During those three days they had three meals.
Each morning they had a light breakfast and then nothing until the next morning.'
Only men endowed with supreme courage and trained to perfection could have accomplished such a stupendous task. . .
"The Germans were clever," he admitted, "and waited until we were a few hundred yards from them before opening fire.
We could not go back and we couldn't call up artillery to help us, so we just had to clean out the machine-gun nests."
The words sound so simple. "We just had to clean out the machine-gun nests."
I have seen that process.
Men crawl on their bellies through grass and along hedges.
Before them lies the machine-gun.
They can see little, but usually the enemy can see them as they crawl, and a stream of bullets suddenly screams a few inches over their heads or bites into the ground at their side.
The work of cleaning out a machine-gun nest is arduous, with sudden death the reward for an instant of inattention, and sometimes death comes just the same.
I was able to picture that scene along the valley slopes of these gallant men stalking the Spandaus, dying under the lovely trees, their hands clutching convulsively at the wild flowers, the sun fading as the sombre shadows of death closed over them.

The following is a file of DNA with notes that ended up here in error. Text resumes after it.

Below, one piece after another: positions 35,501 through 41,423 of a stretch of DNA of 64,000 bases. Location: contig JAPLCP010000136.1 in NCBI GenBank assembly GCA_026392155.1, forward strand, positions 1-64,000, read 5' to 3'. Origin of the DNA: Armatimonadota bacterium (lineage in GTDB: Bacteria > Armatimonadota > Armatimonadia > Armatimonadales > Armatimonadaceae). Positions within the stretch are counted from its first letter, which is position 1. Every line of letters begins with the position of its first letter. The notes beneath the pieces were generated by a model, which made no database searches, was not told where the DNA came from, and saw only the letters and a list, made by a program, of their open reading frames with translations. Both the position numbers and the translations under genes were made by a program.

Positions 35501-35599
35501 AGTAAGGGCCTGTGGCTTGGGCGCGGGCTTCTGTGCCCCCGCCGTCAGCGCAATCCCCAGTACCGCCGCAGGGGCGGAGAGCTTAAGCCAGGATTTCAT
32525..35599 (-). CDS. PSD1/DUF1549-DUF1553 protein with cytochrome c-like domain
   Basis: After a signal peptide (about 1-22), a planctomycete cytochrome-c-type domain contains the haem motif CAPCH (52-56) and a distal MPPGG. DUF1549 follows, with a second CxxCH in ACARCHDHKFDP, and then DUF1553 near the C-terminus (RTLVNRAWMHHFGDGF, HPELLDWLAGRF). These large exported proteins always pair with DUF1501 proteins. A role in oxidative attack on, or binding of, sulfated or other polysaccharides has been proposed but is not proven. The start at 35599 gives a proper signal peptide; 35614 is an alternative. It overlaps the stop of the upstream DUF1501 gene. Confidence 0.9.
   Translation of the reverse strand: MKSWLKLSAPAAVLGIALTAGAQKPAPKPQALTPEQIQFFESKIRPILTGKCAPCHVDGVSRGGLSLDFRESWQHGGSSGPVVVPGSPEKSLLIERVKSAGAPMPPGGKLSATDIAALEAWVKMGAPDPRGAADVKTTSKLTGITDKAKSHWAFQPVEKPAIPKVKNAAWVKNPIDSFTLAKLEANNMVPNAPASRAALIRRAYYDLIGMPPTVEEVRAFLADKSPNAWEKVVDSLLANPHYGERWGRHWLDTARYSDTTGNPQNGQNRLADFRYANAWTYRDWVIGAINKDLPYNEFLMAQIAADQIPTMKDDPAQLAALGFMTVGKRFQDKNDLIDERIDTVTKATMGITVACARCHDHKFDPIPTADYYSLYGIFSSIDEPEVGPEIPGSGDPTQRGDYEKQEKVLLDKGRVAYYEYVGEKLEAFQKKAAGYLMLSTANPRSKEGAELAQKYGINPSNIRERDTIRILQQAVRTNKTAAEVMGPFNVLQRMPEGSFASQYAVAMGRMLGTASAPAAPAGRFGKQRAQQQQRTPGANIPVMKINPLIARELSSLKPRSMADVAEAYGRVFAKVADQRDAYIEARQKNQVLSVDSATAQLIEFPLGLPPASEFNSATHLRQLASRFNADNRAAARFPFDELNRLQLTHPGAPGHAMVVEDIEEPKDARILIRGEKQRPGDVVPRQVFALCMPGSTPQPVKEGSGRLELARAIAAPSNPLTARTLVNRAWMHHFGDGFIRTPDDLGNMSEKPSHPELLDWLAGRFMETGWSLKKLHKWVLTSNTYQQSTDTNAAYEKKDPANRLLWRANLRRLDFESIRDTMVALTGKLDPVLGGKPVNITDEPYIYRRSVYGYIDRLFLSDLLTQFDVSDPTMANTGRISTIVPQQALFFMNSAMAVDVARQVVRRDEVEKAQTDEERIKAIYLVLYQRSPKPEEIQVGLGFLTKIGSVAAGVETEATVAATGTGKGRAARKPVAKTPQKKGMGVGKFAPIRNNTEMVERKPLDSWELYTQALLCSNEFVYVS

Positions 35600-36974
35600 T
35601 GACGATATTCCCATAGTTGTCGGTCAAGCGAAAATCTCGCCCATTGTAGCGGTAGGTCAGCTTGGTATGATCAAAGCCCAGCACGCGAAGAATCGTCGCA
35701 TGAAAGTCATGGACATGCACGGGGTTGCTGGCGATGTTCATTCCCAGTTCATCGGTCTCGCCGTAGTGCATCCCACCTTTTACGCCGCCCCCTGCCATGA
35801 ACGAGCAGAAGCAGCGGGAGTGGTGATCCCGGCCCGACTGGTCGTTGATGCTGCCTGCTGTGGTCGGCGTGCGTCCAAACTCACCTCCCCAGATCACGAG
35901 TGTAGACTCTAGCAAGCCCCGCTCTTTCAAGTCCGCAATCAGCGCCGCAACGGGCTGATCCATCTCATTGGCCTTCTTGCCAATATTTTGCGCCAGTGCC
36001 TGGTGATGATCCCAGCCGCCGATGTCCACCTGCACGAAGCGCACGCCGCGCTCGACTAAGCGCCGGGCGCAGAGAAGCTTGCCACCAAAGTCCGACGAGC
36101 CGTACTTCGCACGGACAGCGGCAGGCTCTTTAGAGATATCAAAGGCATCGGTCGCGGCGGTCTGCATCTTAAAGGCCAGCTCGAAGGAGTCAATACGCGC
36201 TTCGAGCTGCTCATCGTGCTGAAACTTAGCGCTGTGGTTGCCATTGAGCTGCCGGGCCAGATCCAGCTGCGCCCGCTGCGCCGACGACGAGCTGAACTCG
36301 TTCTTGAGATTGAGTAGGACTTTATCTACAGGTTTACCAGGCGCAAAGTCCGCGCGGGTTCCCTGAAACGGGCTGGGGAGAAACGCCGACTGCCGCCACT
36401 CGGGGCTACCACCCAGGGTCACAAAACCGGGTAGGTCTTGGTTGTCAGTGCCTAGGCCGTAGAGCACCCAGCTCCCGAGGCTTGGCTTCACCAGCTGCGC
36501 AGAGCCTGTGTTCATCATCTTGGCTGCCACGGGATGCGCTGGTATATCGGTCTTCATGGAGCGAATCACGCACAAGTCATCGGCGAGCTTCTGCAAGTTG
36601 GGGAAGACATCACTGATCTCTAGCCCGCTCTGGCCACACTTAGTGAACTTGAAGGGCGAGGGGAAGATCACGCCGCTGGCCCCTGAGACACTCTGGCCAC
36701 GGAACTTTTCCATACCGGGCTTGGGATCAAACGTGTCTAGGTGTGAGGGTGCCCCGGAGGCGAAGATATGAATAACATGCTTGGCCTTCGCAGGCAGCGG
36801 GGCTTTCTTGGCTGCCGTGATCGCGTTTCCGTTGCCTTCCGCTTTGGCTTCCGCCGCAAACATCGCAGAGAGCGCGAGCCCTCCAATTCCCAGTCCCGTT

The Colonel took up his tale again.
On the second day they went into support of the . . . , their sister battalion.
The Colonel looked up, his eyes shining as he spoke of the . . . .
He gave ungrudging praise to them, for it was they who broke through the German defences in a bloody battle.
"Theirs is the credit for our success," he said. "They did the close work."
The . . . came up against strong infantry defences, and on those steep, shady slopes fought out a grim battle.
Men fought in little groups, taking on the enemy in hand-to-hand combats.
A burst from Sten guns and then the bayonet.
In those forest glades men slipped and struggled against an enemy strongly entrenched and camouflaged 'by the natural surroundings.
The Nazis fought it out grimly, for their orders were to stand to the last man.
The men of Wiltshire saw that the Nazis died.
The ground was red with the blood of the slain and the wounded.
Fought out in a silence broken only by the sobbing breath of exhausted men and the shrill cry of agony as bayonets struck fiercely into yielding flesh, the battle swayed up and down the hillsides.